Do we think to speak, or speak to think?
This question of order between thought and language is much debated by linguists, psychologists, and philosophers. It is often compared to the chicken-egg question – it is very difficult to tell which comes first.
Personally, I find that it goes both ways.
When I think in my mother tongue, there are quite a few things I cannot explain in other languages because either there are no exact translations or there is a lack of the concepts or customs behind the thoughts. So, here, thought precedes language.
But when I try to tell to my people about, for example, how differently some things are done outside our homeland, I have all the words I need to describe, but they only sound gibberish to my people because either they have never heard of the words or they do not possess the capacity to follow the line of thinking. So, here, language precedes thought.
And then comes an added twist. My mother tongue is made up in such a way that we can make gibberish into words without understanding them! We have a set of alphabets, kind of like a phonetic writing system (I found out that they are technically called “syllabaries”), that can be used to spell words as we hear them.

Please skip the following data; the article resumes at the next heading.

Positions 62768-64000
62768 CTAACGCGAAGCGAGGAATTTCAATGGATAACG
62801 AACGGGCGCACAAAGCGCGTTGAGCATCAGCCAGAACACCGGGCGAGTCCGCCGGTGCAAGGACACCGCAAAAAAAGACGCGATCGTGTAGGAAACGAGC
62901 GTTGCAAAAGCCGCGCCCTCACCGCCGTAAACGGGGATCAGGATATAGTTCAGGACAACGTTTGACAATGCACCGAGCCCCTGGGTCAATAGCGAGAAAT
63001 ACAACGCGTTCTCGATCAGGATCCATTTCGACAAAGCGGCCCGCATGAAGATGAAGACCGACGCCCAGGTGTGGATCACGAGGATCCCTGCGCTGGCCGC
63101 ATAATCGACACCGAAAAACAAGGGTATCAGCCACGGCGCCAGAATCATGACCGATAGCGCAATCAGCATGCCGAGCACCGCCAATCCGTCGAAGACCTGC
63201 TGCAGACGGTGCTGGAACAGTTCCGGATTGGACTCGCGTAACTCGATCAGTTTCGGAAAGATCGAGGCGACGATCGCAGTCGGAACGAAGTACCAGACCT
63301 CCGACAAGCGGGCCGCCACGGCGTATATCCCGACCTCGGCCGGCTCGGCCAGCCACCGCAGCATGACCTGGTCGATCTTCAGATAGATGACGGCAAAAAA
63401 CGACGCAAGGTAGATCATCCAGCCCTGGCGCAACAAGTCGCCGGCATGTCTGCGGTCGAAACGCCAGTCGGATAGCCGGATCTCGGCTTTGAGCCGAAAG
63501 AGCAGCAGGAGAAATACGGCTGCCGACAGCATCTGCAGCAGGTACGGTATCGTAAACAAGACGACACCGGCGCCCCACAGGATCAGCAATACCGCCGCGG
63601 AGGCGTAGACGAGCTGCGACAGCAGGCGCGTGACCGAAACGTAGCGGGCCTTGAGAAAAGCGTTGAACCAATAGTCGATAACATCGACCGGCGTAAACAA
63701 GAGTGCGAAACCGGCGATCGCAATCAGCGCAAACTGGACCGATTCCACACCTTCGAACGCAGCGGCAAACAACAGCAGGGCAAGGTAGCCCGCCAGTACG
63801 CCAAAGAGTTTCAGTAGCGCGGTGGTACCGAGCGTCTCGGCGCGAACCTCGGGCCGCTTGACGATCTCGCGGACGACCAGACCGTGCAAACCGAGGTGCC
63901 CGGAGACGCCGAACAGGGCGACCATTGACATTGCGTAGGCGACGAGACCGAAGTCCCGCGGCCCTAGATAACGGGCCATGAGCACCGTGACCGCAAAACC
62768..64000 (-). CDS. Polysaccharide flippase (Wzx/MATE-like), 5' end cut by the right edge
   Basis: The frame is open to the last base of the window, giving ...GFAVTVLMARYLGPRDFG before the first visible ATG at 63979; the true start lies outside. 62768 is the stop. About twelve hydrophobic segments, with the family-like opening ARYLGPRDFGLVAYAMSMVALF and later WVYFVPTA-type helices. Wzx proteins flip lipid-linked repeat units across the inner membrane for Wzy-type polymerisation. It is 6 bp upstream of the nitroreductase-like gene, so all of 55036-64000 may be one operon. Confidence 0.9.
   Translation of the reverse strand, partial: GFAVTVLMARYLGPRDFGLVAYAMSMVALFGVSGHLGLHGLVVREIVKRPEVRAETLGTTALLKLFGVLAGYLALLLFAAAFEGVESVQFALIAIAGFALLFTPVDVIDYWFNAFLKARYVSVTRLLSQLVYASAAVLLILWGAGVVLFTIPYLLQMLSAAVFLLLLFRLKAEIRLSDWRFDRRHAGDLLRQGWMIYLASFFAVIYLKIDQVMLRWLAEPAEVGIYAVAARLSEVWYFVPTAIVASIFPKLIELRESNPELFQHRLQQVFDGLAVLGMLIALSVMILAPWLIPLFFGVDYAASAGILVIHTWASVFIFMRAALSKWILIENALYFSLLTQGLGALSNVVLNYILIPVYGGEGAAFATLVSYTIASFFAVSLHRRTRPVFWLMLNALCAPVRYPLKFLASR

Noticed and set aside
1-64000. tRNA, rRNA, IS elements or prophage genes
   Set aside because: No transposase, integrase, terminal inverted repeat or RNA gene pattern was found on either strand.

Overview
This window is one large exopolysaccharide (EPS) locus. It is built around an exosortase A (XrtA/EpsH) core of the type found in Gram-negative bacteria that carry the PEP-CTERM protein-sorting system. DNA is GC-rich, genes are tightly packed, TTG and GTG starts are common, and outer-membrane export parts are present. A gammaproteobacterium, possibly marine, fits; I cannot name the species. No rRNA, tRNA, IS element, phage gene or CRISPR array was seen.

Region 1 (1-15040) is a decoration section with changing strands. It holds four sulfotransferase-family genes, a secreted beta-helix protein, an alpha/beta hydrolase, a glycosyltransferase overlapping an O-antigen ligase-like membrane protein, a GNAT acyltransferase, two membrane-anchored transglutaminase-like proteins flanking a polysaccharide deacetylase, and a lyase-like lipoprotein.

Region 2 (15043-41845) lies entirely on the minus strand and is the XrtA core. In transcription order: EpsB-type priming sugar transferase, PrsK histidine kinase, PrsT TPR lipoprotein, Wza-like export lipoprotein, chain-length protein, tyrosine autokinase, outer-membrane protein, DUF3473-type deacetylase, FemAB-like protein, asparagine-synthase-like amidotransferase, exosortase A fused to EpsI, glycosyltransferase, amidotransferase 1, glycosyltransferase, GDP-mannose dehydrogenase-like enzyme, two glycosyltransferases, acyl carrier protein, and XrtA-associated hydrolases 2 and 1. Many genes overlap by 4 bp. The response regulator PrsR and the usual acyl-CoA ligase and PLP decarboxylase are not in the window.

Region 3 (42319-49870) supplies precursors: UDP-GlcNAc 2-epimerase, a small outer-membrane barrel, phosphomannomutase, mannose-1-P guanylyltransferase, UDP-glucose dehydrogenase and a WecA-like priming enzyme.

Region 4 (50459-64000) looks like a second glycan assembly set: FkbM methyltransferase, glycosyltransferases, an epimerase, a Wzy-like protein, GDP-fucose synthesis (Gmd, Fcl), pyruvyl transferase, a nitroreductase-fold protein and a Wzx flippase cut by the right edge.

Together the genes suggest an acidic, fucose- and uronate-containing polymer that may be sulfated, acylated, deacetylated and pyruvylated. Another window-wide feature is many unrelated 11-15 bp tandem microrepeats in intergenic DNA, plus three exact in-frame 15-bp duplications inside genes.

We have many foreign concepts and customs to which we have tried to give word-for-word translation but failed to encode in them their meaning – they become more widely known for their phonetic spelling, but they remain foreign to our thoughts. So, here, we have language without thought!
Maybe it is not such a bad system. It can be thought that we are very open to what is unfamiliar to us, accepting them as they come, without forcing them to fit in our limited vocabulary and cognition.
But, on second thought, maybe it is a very poor system. It can be said that we are very ignorant of what is unknown to us, giving up too easily before giving our best effort to acquaint ourselves with them.
I feel deeply disappointed every time I see my people show an unfounded aversion to these phonetically spelled words. Just the other day, I heard a person call another who said “paradigm shift” spelled out phonetically tasteless. I thought it was extremely tasteless of this person to say so!
Maybe it is time we had a paradigm shift in the way we think about how we speak.
Maybe here, language must precede thought.
I have been trying to think of a way to make my long chains look better, but I must say I have not been able to improve my understanding of this element so far… I am in a serious need for a paradigm shift!!